But he writes, instead, "Instead, they mostly cowered and cringed and sat mute with thumbs in their mouths, while Dimon evaded, patted himself on the back, and blew the whole derivative losses episode off as an irrelevant accident caused by moron subordinates."
Jon Tester of Montana gets some credit for standing up for the farmers he represents, but mostly Taibbi's praise is reserved for Merkley who at one point when interrupted in his questioning by Dimon says, "Sir, this is not your hearing. You’re here to answer questions. And I only have five minutes."
For the full commentary, go to the Taibblog.
From the San Francisco Bay Guardian editorial page:
Could lowering the speed limit help us reach our biking goal by 2020?
It's going to be hard to reach San Francisco's official bike transportation goal, which calls for 20 percent of all vehicle trips to be taken by bicycle by 2020. Everyone in town knows that; everyone at City Hall and in the biking community agrees that some profound and radical steps would need to be taken to increase bike trips by more than 500 percent in just eight years.
It starts with safety — you're not getting anywhere near that number of people on light, two-wheeled vehicles unless, as international bicycling advocate Gil Peñalosa recently told San Franciscans, people between the ages of eight and 80 feel safe riding on the city streets.
At the San Francisco Bicycle Coalition's 20th Annual Golden Wheel Awards, Peñalosa — executive director of 8-80 Cities, a nonprofit that promotes creation of cycling infrastructure that is safe and inviting — laid out a prescription for designing cities around pedestrians and bicyclists (he sees riding a bike as " just a more efficient way of walking.") Peñalosa laid out an agenda for achieving that goal — one that includes a step San Francisco can start taking immediately: Cut vehicle speeds on all city streets to no more than 20 miles an hour.
Even if that were only done in residential areas, it would have a huge impact, and not just on bicyclists. Peñalosa cited statistics showing that only about 5 percent of pedestrians hit by cars driving 20 mph will die — but the fatality rate shoots up to 80 percent when the vehicles are traveling 40 mph.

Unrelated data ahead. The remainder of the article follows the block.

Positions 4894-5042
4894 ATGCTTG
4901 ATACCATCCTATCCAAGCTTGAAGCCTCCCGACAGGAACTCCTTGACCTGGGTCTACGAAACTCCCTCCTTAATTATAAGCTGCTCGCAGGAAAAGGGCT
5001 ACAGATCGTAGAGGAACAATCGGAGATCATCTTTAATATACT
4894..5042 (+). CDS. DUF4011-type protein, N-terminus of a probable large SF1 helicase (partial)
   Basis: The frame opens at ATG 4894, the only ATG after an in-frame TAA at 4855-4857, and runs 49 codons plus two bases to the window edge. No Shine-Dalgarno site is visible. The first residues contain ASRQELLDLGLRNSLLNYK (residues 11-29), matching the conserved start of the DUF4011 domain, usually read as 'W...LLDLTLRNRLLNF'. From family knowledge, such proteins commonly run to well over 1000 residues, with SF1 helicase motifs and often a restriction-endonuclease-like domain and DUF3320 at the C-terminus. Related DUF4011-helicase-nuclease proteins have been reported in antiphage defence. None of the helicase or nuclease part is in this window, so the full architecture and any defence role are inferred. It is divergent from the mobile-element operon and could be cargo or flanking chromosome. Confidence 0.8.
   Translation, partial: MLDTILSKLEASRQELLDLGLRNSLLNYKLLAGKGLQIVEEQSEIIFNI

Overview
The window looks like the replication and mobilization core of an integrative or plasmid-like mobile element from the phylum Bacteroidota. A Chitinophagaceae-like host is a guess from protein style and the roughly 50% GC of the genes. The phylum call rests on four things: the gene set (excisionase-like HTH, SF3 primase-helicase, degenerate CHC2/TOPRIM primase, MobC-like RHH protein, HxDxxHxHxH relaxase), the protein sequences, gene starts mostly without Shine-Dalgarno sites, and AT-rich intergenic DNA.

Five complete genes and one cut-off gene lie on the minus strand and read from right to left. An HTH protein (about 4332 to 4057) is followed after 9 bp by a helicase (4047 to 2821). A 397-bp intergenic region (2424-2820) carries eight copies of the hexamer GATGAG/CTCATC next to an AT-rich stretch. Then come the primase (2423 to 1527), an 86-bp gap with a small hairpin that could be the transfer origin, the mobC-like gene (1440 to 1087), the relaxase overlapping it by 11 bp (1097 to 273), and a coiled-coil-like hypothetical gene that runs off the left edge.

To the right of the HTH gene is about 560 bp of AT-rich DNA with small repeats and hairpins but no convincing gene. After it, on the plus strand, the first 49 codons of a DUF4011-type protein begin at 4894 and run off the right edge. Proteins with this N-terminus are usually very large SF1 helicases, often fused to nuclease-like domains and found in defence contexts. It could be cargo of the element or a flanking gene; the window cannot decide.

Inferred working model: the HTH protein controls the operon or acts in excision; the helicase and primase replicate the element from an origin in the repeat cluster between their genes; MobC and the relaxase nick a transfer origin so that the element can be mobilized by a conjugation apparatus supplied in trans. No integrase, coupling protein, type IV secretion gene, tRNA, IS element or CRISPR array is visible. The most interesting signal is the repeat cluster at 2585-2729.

If there are some streets where it's impractical to have such a low speed limit, it's imperative to have bike lanes that are separated from cars by physical barriers.
San Francisco's Municipal Transportation Agency director, Ed Reiskin, told us after Penalosa's speech that the notion of reducing speed limits made sense: "The logic is unquestioned that slowing speeds reduces the risk of fatality."
But the city, it turns out, doesn't have the power to unilaterally lower speed limits: State law requires speed limits to be set based on formulas determined by median vehicle speeds. That seems awfully old-fashioned and out of touch with modern urban transportation policy, which increasingly emphasizes bikes, pedestrians, and transit, and city officials ought to be asking the state Legislature to review those rules and give more latitude to cities that want to control traffic speed.
In the meantime, Reskin argues that a lot can be done by redesigning streets, using bulb-outs and barriers to discourage speeding. That's fine, and part of the city's future bike-lane policy should start with traffic-calming measures (Berkeley, to the chagrin of many nonlocal drivers, has done a great job making residential streets into bike-friendly places where cars can't travel very fast).